Monday, April 04, 2005

The Ultimates


A while back I was going to talk about superhero comics, and I reckon why not now.

Okay. When I was a kid I read superhero comics. Them and science fiction made me the man I am today. And the Bible. I read that a lot. I had this programme where you had to read the whole thing three times a year, and I so every January, May and September I'd be reminded what the Lord said to Moses after the death of Sihon, king of the Amorites.

This means that if you need a partner for "Biblical Trivial Pursuit: the only trivia game where the answers are not trivial", I'm not the worst bet.

(The worst bet, by the way, is a two way tie - I knew a girl in Uni who got pissed off with "all the religious freaks trying to turn Easter into some sort of religious thing", presumably instead of the chocolates and so forth. And there was some ten year old kid who got dumped at another Church youth group every Friday, and when he read from the Bible and got to a bit with the name "Jesus Christ" in it he'd roar it out in a pissed-off tone, "Boy, I'm getting my belt" tone: - "For there is one mediator between God and man, the man - Christ!! Jesus!!").

Anyhow - superhero comics, in particular the Ultimates. When I was a kid I read superhero comics like other people breathe. They were the "Tales to Astonish" of their time. Mothers, you want your kids to grow up interested in life, interested in science and the world, at least some cursory sense of right and wrong, sit them down and make them read Spiderman and Iron Man comics. I loved the things.

I loved them because anything could happen in a superhero comic, and you had heroes you could trust and look up to, people who'd do the right thing, and because all the stories interlocked and were self-consistent - (you'd see The Black Panther hurling stuff at the Rhino and there'd be this thought bubble coming out of the Panther's head saying "The Rhino - last I heard Iron Man'd put him away for good!", and then an asterisk and it'd say "Check out issue 271 of the Invincible Iron Man for details, True Believer!") they were a world we could immerse ourselves in that was much more accepting than the outside. And because we were familiar enough with the lives and personalities of these characters for them to be more real to us than many of the relatively confusing people around us. And I also loved the way they talk, and the incredibly hot women. There is some part of my head that considers Susan Storm-Richards, of the Fantastic Four, one of the four or five sexiest woman alive.

And I loved the dialogue:
"Though I be ringed about with enemies, still shall my power prevail!"
"Never, villain -nnnngggghh!!"
and so forth. Read that out aloud - what's not to love? Try it in a meeting when things aren't going your way. Perhaps your power will prevail.

But in the end, the reasons I loved them were the exact same reasons I gave them away*. A uniform diet of the spectacular, the invincible and the amazing can't sustain you as an adult. You get an overdose of wonder, it becomes toxic for the stories themselves. In the Marvel Universe anything could happen, and if anything can happen, and you tell the story for long enough, everything does happen, and most things several times. Like those interminable afternoon soaps. So every conceivable and several inconceivable horror has happened to our hero by issue #271, and you just get over it.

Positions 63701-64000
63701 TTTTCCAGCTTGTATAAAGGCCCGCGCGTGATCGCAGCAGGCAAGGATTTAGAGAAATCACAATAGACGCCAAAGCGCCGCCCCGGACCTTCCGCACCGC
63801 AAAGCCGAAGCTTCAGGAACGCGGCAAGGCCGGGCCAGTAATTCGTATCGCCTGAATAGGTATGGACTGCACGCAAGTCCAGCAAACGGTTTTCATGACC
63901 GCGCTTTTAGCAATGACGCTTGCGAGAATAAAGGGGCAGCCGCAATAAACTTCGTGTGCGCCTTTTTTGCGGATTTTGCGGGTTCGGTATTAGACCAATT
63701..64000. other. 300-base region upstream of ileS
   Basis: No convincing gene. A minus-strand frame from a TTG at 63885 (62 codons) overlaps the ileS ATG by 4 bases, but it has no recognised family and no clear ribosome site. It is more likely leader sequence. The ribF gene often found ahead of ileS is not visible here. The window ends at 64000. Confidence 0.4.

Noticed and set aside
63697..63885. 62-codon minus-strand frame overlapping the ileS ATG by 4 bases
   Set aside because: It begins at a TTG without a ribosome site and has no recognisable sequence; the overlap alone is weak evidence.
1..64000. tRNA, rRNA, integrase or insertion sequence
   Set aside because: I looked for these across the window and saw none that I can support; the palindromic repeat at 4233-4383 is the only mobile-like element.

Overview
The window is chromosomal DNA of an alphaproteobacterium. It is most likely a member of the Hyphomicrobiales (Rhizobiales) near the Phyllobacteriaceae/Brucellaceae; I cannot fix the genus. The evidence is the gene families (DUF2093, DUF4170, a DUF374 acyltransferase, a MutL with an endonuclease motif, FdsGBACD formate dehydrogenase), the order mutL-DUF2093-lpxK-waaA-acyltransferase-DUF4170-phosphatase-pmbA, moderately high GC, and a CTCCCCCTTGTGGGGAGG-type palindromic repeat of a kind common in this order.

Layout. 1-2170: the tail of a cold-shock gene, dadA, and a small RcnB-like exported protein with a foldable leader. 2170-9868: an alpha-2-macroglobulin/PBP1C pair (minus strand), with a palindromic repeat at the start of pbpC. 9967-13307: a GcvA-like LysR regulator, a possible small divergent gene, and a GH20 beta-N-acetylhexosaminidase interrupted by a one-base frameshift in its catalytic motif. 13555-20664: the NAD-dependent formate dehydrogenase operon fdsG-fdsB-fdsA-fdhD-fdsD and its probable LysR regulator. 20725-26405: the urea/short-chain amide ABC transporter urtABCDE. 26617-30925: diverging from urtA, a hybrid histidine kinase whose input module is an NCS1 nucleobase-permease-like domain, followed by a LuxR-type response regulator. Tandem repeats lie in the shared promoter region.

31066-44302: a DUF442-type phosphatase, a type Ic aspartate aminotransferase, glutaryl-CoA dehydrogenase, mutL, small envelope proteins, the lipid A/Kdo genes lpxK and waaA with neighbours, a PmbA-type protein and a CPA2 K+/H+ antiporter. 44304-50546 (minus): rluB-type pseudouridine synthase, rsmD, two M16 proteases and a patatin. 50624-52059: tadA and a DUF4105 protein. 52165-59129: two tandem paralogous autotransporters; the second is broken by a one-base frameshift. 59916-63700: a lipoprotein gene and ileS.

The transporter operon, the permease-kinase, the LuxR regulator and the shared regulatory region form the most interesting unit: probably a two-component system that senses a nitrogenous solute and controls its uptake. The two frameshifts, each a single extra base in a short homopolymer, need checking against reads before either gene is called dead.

So, cue ten or fifteen years.

Then a few years back I started reading again. Not all of them, because most comics, like most books and most films and pretty much all tv and newspaper, are crap. But there's a few select authors. I started reading Bendis's psychoterror novel Daredevil, I started reading the frighteningly erudite Grant Morrison, the deeply disturbing Warren Ellis, the inhumanly gifted Alan Moore... and I started reading Ultimates.

Ultimates is written by someone who appears to be a hard-drinking lay preacher with no "skin". I can't put this into English, but he is someone whose heart must be only a few millimetres below his skin. He writes people that you love, and I am aware that I am saying that about people called Giant Man and Captain America. But good God, this man can write.

"Ultimates" is a retelling of the story of the Avengers, the original Marvel comics supergroup of the late sixties, but it's the Avengers written as if they were real thinking, feeling people, people you can feel for. One thing I remember reading about writing is the secret to good plotting and dialogue and characterisation is the same - "to make everybody right". That's what Millar does. The man whose industrial "accident" kills eight hundred people, the woman who breaks him, the man who kicks him when he's down and the friend who poisons him, the bipolar wife-beater and the woman who leaves him, the left-wing paranoid psychotic who believes he's a Norse God... in this story they do what they do for good reasons, for comprehensible motives, because they are trying to do their best, decent people trying to make sense of difficult situations.

The thing Millar understands is there are no superheroes. There are flawed, fallible people with
unusual abilities. Being able to do some remarkable things doesn't mean that some other, really mundane things, like taking your medications or listeing to other people or asking for help before things get out of hand, are things you do.

Anyway, Ultimates vol 2 issue three almost made me cry into my dry cider. It won't mean as much to you if you weren't raised on superheroes, but give Ultimates (Vol 1: 1 - 13, especially the first half) or Daredevil (Underboss and Out) a go.


*Except for Susan Storm Richards. Snarf snarf.


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